Other book signing events have been held at such places as Barnes and Noble, Beaverdale Books, and Wesley Acres, where Jewett lives. It was there last November where Jewett and Dilley got to see and hold the actual print galley of the book for the first time. Then close friends on the Wesley Acres campus gathered around, each waiting their turn to hold and flip through the book.
Jewett will be the speaker at the Des Moines Historical Society gathering May 12 at 1 p.m. at the Franklin Library in Des Moines. The pair also will sign books during an open house at Parks Marina in Okoboji June 23 at 1 p.m.
The book was published by BookLocker, which promotes the book this way: “Hop on board for a most scenic ride along the delightful life road of this 92-year-young author, as recounted to and compiled/edited by his eldest daughter. From trikes and bikes to cars and boats and trains (and yes, there were airplanes!), the reader is treated to an honest peek inside an admittedly whirlwind life path, including the sometimes hilarious and sometimes heart-wrenching outcomes encountered in its many curves and twists along the way.”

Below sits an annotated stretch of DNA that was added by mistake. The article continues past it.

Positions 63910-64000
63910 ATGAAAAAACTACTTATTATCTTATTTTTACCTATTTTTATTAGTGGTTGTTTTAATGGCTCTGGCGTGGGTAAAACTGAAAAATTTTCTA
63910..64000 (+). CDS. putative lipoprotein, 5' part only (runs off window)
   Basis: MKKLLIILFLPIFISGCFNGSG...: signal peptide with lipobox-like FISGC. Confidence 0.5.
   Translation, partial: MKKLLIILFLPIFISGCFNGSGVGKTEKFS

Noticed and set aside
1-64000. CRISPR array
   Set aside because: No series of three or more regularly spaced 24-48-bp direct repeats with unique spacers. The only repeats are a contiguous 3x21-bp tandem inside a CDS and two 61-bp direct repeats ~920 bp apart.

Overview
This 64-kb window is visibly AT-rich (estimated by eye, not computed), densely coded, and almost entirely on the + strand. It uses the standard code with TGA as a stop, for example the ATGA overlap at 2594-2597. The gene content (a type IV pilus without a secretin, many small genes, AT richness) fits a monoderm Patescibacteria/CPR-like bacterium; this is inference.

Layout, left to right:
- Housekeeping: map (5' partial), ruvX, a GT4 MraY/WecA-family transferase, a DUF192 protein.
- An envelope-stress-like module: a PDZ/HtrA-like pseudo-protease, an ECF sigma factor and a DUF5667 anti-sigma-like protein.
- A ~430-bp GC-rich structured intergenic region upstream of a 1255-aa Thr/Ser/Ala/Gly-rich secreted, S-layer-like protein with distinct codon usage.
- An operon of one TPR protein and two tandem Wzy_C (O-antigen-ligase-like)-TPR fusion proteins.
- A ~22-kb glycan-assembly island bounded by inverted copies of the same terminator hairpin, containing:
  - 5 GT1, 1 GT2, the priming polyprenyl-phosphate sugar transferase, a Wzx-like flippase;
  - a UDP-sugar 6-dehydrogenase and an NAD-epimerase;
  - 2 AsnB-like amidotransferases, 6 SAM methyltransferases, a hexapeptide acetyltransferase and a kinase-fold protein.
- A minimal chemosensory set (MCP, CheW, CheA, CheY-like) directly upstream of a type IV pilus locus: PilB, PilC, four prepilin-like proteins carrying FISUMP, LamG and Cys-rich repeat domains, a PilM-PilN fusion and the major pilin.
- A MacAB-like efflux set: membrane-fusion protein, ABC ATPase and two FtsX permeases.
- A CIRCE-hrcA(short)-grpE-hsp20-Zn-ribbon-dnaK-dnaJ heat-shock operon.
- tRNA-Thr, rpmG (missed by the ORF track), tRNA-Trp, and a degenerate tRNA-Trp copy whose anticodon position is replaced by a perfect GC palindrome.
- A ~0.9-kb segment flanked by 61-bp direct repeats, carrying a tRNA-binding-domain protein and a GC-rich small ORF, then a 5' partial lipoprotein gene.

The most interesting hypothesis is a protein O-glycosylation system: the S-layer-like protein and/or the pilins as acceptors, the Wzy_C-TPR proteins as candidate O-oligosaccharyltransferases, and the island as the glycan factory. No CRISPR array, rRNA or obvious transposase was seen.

The family ordered 500 copies, and has less than 100 still available, which they sell for $25, including tax and any mailing fees. Jewett has signed and dated each book, and often is asked to inscribe something personal. Special signed orders can be placed through firstname.lastname@example.org.
The book also is available on Amazon, some bookstores, and directly from the publisher’s website at www.booklocker.com.
“I try to make it clear at the book signings that Dad and I are not there to sell a book so much as to sell a concept,” Dilley says. “Once these voices are no longer with us, the stories are no longer there either. It behooves each of us to stop what we are doing in order to make memoirs like this happen.”